2. Standard 2.3 Disclosing Impairments to Objectivity. As auditors, it is important that we maintain professional objectivity while performing any internal audit services by separating our personal biases from our work. However, if objectivity is impaired, internal auditors must be willing to disclose impairments to appropriate parties before the services are performed.
  3. Standard 3.2 Continuing Professional Development. In addition to possessing or obtaining the knowledge, skills, and abilities needed to perform our services, auditors must also strive to maintain and develop their competencies by continuously improving our knowledge and skills. 
  4. Standard 4.1 Conformance with Global Internal Audit Standards. In addition to exercising professional skepticism and considering the nature, circumstances, and requirements of the work, it is important that auditors also exercise care in planning and performing services by conforming with the IIA’s code of ethics. 
  5. Standard 5.2 Protection of Information. There are situations where auditors may come into possession of information that is theoretically or actually proprietary, but would disclose the commission of a fraud or an illegal act. This standard emphasizes where there is a legal or professional responsibility to disclose such information, it is necessary to do so. 

Overall, the proposed standards have the potential to make significant strides in reinforcing ethical behavior for internal auditors, and will serve as valuable resources for those in the profession moving forward.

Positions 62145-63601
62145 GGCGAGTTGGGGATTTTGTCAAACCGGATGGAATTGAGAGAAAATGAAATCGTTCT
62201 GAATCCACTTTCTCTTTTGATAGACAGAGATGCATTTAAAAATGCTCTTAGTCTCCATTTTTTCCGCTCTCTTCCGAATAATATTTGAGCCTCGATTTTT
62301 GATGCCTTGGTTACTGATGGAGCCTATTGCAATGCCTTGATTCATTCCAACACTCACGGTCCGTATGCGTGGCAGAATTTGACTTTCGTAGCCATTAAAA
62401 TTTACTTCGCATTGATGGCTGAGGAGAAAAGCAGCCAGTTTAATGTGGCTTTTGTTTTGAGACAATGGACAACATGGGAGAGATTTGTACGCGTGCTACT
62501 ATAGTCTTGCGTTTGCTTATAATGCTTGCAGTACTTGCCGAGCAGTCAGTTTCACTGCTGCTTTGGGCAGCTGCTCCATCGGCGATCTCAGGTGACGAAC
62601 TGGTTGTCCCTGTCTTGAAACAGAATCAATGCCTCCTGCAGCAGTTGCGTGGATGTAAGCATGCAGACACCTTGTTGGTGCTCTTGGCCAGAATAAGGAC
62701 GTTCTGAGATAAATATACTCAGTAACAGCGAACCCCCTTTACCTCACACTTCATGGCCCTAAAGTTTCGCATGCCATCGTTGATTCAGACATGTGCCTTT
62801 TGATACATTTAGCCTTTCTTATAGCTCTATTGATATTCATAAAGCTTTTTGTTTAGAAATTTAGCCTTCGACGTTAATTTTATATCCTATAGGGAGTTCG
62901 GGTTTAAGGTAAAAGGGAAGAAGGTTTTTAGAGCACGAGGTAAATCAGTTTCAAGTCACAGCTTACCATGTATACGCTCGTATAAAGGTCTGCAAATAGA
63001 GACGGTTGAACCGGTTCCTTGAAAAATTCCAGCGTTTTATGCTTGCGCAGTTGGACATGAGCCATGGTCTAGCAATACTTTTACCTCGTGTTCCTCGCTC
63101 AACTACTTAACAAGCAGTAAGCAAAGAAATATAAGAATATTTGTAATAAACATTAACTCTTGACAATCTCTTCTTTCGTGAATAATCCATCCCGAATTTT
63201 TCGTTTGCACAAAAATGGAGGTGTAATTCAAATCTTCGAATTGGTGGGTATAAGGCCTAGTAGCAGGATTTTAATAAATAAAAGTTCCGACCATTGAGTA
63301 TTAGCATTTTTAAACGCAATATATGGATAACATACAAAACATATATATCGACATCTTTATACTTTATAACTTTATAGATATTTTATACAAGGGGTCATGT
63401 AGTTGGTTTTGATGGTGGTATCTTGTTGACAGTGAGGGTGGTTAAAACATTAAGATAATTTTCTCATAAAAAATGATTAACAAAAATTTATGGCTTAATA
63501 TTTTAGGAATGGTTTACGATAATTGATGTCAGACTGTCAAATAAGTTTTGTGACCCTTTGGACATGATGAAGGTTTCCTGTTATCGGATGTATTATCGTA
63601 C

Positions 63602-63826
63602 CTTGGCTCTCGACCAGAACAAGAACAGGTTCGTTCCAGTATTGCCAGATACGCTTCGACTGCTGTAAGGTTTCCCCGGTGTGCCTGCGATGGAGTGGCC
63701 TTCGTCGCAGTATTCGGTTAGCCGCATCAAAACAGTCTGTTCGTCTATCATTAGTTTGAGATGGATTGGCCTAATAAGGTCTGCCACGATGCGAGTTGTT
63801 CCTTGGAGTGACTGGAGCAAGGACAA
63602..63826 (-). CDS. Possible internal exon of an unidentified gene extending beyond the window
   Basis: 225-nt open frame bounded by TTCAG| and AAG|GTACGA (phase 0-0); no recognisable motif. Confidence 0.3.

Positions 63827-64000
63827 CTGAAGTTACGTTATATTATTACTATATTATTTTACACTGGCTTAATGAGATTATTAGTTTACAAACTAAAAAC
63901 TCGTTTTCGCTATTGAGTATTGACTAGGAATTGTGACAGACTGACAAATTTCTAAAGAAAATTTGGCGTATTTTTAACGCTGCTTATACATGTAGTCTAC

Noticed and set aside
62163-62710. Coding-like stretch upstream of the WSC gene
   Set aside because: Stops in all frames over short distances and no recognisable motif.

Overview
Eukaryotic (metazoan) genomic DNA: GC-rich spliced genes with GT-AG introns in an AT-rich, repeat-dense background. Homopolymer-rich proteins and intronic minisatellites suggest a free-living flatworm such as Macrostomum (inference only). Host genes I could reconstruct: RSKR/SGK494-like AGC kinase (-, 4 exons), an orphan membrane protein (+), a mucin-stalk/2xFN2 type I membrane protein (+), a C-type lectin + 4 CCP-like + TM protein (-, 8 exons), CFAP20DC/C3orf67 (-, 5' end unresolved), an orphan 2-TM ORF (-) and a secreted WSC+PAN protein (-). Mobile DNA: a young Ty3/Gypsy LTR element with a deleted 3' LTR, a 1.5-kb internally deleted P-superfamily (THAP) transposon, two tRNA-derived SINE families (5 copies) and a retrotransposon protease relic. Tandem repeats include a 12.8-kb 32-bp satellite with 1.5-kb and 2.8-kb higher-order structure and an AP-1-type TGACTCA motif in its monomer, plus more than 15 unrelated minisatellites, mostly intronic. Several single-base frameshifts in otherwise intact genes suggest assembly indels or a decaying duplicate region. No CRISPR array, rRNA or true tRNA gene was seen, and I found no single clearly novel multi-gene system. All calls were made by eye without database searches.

2024 Focus on the Future Report

Recognizing and Addressing Our Blind Spots

No matter how good our intentions or how diligently we attempt to remain vigilant, internal auditors are still human. In a recent article, I examined common challenges that can arise from auditors’ ethical blind spots — which, more often than not, are everyday scenarios. They may have even happened to you or your team. Acknowledging our blind spots as a profession and as individuals can better help us prepare if and when they surface. The following are some ways to fortify our responsiveness to blind spots: 

  • Recognize that we are prone to behave in ways that serve our own interests.
  • Challenge your own thought/decision processes.
  • Watch and challenge those around you.
  • Slow down and deliberate (with yourself and others).
  • Implement controls that force contemplation of ethical decisions.
  • Disclose potential ethical conflicts.
  • Remember: We are only as strong as our weakest link.

Proactively Creating an Ethical Culture